Locations: Nippondreams is located in Munich, relatively close to the populated and busy areas of Ostbahnhof (“Train Station East”) and Rosenheimer Platz. It opened its gates in 2004 and is pretty much the only store in town that mainly concentrates on imported and classic video games. Though there are a few modern gaming stores around here that, next to concurrent titles, also carry a few games for older platforms, Nippondreams is focusing more on the import- and retro-side of the business. Most of the business is nowadays run from the webshop (at nippondreams.de), but there is also a single store with a small staff – most of the times the owner himself is running the counter. Opening hours are Mo. – Fr. from ten a.m. to seven p.m. and Saturdays between twelve a.m. and four p.m.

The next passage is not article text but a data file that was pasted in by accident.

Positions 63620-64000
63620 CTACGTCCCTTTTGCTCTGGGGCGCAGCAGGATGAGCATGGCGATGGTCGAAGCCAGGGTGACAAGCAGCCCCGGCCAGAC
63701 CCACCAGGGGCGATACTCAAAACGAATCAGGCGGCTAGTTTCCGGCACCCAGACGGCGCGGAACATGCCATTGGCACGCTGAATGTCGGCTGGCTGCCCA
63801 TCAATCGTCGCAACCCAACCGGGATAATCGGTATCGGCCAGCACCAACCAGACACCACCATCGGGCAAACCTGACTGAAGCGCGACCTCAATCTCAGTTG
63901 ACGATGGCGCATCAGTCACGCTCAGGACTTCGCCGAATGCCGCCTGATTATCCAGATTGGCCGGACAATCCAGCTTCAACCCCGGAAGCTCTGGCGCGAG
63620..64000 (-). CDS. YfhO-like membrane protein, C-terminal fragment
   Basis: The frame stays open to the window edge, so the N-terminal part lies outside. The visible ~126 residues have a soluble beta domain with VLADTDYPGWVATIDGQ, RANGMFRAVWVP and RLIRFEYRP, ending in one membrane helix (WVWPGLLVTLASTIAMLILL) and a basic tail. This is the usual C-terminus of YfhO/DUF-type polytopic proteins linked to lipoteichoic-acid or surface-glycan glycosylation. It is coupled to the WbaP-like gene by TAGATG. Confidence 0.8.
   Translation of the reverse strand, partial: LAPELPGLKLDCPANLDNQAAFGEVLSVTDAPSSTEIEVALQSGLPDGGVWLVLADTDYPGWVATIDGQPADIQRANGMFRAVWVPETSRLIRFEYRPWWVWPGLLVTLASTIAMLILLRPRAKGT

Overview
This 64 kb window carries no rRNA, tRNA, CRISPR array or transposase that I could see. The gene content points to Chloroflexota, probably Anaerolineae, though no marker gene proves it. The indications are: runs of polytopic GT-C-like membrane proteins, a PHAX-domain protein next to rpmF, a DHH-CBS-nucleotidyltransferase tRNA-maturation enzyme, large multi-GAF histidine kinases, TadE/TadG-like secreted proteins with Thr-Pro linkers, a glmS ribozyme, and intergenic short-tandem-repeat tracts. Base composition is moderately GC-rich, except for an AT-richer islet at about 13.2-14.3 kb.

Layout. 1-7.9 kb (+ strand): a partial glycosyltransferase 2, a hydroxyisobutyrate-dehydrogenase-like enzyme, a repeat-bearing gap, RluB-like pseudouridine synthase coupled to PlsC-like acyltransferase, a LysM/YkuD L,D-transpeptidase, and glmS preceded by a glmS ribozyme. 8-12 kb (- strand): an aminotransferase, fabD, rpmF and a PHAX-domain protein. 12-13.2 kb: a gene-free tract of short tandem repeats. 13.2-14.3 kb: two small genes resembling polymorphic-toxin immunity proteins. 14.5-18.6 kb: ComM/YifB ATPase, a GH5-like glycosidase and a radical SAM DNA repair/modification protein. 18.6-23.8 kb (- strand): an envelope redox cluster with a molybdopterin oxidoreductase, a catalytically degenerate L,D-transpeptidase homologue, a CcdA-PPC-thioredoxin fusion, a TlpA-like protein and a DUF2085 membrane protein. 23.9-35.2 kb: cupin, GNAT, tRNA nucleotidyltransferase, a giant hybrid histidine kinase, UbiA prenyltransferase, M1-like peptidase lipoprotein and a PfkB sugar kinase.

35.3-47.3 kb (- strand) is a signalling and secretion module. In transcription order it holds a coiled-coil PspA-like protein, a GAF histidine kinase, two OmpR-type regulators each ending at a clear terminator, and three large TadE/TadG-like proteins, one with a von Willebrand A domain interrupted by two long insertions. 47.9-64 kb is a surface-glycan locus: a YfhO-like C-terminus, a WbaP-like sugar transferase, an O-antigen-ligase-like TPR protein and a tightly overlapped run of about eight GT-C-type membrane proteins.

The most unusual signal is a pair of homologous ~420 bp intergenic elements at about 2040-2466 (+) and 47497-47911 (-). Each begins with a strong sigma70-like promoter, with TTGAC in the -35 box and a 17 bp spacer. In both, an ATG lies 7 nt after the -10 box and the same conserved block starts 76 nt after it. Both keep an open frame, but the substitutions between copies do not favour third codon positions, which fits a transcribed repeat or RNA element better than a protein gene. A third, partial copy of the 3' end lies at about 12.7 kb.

Selection: If you’re looking for games from the 16-bit era and upwards, this is definitely a place worth checking out. All the popular consoles can be found there, as well as a very decent selection of games.Fans of 8-bit systems have it a tad harder, though. The selection of stocked games for NES or Master System is rather small, Atari VCS games usually aren’t at hand (though there may be the odd console available). On the other hand, they also stock items for the PC Engine/Turbo Duo, a rather uncommon platform around here. Also, even if an item isn’t currently listed, it pays to ask if you’re looking for something in particular. They’ll send you a message when that specific title becomes available. So if you’re willing to wait a while, chances are the game you’re looking for eventually comes up. Aside from classic or retro titles, the store also specializes in Uncut import versions of concurrent games, or ordering limited special editions on demand – they even pre-ordered copies of Beggar Prince for a customer back when the game was still available. As the name suggests, one the strongest sides of Nippondreams are Japanese imports. So don’t hesitate to ask if you’re looking for original Dreamcast or Famicon games; they may not have them in stock, but chances are good they might find something for you.